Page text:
Friday, April 12, 2013

A Typical American

Typical:  Combining or exhibiting the essential characteristics of a group; conforming to a type. ***  But what does this really mean?  I know what is considered typical for me--my daily routine, the way I dress, my thoughts, what I eat-- but I seriously doubt that they are the same for the next person.  Typical may be easy to define for an individual or perhaps even a nuclear family (but not always since after all we are all individuals), but how about a slightly larger group?  Depending upon its composition there are likely to be as many versions of typical as there are people. Expand this into an even larger group, say a city, state or an entire country, and it is a much more complex situation.  Earlier this week in a rare moment of television viewing I saw an AFN infomercial talking about an exchange program between U.S. Army soldiers stationed in Japan and Japanese teenagers whose lives had been disrupted by the Tohoku earthquake and subsequent tsunami and the nuclear meltdown at the Fukushima Daiichi Nuclear Power Plant.  The whole premise of the exchange program was to provide Japanese teenagers with the opportunity to spend time with a "typical" American family.  This sounds good but are these host families really your typical American family?  And for that matter, what does a typical American family look like?  In a country as diverse as ours how do we begin to identify and define what a typical American anything looks like?

Fueled by television and the movies the popular perception of a typical American family has changed over time. From the idyllic Leave It To Beaver of the 1950s to the 1980's The Cosby Show and Growing Pains and then today's Modern Family and Parenthood the idea of what a typical American family looks like has changed with the times.  There was a time when two parents with their 2.5 children living in the suburbs and dad commuting into the city with mom managing the home front all day was believed to be what the typical family looked like.  That might have been a typical snapshot of suburbia but what about the rest of the country?  What about families living in the inner city or rural areas?  In reality the differences between urban and rural, middle-class and living on the edge, married, single or something in between, and children or no children are just too much to compare.  Throw in ethnic background, education level, religion, native language and general geographic area and there really isn't a typical American family.  I look around my own American community here at the Embassy and there is so much diversity amongst us that collectively we are a hodge-podge of America.  For every health nut we have someone else whose main form of nourishment is junk food, for every church goer there is someone whose idea of going to church is touring one on vacation.  The comparisons go on.  But even then do we really represent typical America? Perhaps being a typical American actually means being atypical in nature. Perhaps being a hodge-podge is being American? After all, we are the world's melting pot.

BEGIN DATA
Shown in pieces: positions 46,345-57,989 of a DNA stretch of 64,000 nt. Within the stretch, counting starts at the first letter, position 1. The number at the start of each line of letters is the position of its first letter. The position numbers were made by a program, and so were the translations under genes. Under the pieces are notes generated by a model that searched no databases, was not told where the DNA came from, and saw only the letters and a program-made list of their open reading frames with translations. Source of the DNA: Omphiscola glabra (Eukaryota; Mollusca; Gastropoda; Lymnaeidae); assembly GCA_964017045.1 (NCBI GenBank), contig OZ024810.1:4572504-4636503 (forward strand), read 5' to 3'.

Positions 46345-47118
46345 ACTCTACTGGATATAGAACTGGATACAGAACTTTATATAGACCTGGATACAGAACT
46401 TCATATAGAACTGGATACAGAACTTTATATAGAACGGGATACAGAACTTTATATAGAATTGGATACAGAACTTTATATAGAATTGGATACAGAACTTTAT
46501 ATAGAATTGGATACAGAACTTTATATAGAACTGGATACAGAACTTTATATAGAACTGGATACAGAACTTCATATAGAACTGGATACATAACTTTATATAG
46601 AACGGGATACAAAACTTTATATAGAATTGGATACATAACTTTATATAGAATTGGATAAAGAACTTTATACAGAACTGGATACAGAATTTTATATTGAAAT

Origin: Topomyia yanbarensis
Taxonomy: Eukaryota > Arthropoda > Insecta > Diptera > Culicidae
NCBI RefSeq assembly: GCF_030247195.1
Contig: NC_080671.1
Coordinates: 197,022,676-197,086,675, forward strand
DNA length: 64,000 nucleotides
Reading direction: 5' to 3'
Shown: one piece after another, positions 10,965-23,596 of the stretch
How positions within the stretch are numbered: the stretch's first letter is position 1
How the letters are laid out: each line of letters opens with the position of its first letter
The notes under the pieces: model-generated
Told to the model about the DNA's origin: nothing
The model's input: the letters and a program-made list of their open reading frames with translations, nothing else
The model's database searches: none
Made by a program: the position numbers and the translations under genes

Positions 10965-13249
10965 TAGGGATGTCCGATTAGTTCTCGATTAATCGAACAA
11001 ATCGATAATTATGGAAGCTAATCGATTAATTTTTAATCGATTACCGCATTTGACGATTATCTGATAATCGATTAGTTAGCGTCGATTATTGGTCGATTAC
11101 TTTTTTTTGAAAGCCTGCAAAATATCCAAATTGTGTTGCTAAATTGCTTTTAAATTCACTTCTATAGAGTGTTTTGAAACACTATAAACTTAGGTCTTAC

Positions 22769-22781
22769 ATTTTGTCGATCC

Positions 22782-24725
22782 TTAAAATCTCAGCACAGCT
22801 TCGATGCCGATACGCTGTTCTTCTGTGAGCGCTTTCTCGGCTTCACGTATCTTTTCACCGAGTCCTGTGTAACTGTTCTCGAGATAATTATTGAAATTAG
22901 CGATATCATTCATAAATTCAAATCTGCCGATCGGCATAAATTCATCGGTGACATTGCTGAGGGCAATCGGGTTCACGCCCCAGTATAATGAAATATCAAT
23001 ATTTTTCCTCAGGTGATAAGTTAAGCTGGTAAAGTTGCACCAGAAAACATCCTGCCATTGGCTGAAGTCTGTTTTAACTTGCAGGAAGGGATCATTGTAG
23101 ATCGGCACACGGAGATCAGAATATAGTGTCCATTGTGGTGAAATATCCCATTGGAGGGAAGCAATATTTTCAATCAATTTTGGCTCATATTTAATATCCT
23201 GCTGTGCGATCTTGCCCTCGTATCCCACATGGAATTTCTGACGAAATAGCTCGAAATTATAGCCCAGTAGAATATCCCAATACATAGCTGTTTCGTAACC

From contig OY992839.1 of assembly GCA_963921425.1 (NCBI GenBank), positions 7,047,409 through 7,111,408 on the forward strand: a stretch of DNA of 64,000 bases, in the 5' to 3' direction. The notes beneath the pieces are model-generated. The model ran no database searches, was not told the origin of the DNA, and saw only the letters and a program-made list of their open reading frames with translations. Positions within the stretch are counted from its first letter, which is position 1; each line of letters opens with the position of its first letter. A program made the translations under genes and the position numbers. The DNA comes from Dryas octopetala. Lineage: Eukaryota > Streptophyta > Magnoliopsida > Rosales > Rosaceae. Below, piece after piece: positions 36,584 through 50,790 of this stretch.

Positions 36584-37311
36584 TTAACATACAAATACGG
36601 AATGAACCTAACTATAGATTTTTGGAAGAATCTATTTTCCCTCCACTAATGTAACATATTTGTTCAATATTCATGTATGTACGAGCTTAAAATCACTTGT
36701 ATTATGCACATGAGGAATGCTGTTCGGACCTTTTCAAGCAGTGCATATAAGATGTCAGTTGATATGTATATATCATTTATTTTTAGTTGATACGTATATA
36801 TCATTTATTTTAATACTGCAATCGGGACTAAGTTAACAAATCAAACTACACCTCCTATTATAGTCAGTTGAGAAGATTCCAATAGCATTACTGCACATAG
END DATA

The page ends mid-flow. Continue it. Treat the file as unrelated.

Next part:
Now back to the typical American military family living in Japan.  With less than two percent of the U.S. population serving in the Armed Forces, I would argue that this family is not representative of America's families.  Within this two percent segment of the American population there is an unimaginable amount of diversity.  The families participating in this exchange program might be typical of other U.S. Army soldiers stationed in Japan (or not) but that is where the similarities with the rest of America probably end.  That is OK; just don't go making statements about typical Americans.  If you do, I will challenge you as to what that really means.

*** According to The Merriam-Webster Dictionary.

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